Annual summit for the homeless, Blue Bell, draws more than 200 participants
Screenshot of video, by The Times Herald.
WHITPAIN>>If government, philanthropy and nonprofit groups join forces in earnest long enough, homelessness will one day become a thing of the past.
That’s been the premise of Your Way Home Montgomery County since its inception three years ago as a “housing crisis response system,” with roots that date back nearly a decade, when a group of housing and homeless service providers in the North Penn region of the county decided they could do more with a vast number of countywide partnerships than they could alone.
On Wednesday the organization’s Fourth Annual Your Way Home Summit at Montgomery County Community College in Blue Bell brought more than 200 business partners, county officials, associates and clients together for three and a half hours of discussions on such topics as “Mental Health and Housing Stability,” “Economic Opportunity and Housing Stability” and “Engaging Landlords and the Community in Ending Homelessness.”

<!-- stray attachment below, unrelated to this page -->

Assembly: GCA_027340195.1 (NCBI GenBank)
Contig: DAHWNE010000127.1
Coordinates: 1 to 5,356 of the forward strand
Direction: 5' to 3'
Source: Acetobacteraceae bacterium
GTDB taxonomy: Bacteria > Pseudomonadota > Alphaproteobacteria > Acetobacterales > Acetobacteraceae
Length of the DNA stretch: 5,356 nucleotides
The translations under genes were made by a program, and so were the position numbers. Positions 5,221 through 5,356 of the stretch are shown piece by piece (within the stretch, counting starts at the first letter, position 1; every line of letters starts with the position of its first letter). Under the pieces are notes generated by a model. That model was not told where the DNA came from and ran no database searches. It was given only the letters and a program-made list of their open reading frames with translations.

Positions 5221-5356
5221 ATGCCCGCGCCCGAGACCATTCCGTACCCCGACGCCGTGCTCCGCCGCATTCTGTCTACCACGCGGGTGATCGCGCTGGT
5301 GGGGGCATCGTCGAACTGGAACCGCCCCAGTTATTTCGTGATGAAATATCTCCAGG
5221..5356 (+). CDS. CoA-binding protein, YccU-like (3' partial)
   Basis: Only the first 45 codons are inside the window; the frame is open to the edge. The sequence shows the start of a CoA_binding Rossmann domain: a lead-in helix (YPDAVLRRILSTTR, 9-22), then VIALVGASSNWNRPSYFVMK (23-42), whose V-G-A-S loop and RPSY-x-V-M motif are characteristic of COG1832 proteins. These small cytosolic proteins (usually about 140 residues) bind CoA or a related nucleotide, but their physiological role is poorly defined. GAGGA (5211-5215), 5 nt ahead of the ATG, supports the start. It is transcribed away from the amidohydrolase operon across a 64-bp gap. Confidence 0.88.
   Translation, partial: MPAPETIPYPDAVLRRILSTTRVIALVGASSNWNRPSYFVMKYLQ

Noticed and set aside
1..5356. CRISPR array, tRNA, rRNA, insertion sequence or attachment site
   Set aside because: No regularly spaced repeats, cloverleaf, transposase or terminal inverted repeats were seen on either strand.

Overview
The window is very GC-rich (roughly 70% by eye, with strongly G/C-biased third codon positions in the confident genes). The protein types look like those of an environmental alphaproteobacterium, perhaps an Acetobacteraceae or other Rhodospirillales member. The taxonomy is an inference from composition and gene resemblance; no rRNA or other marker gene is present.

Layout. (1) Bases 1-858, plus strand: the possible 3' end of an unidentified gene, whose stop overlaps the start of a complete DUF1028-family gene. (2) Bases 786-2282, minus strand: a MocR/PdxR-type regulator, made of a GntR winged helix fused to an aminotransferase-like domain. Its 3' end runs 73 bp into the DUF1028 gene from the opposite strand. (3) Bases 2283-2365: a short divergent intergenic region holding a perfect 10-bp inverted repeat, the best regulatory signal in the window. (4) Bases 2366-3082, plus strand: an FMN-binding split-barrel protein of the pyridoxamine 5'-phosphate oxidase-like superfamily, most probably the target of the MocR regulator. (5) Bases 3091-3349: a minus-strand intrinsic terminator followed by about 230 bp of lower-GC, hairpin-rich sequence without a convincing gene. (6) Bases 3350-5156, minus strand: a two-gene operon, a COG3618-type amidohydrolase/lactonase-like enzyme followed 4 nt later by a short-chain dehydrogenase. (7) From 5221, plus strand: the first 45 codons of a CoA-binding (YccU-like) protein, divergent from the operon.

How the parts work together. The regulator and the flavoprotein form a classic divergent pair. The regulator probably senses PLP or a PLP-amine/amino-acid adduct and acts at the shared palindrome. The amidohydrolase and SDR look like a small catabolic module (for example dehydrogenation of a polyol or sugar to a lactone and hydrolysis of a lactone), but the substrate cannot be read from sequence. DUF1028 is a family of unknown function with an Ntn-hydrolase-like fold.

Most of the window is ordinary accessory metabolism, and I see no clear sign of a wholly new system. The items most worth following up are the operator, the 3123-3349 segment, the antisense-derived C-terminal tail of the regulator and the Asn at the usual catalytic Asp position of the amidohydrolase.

One landlord had been so engaged in the cause by offering affordable housing with a hefty dose of compassion that he merited one of three Champion for Change Awards, voted on by Your Way Home, or YWH, community partners.
As Pottstown’s Bob Larkin explained to the crowd that he’d been a landlord for 22 years, his concern for his tenants was palpable.
He spoke of one tenant in particular who had fallen behind on his rent and succumbed to drug use yet again.
It was a pattern that was familiar to the man’s many landlords during his adult lifetime — but this time one property owner, Larkin, intervened in a big way.
“Through his coach we arranged a meeting and worked through some issues,” Larkin said. “On average, this man was only able to maintain housing for a month or so throughout his life before he’d end up back on the street.”
With Larkin’s willingness to help him, the tenant has been turning things around and getting the rent check in on time for a few years now.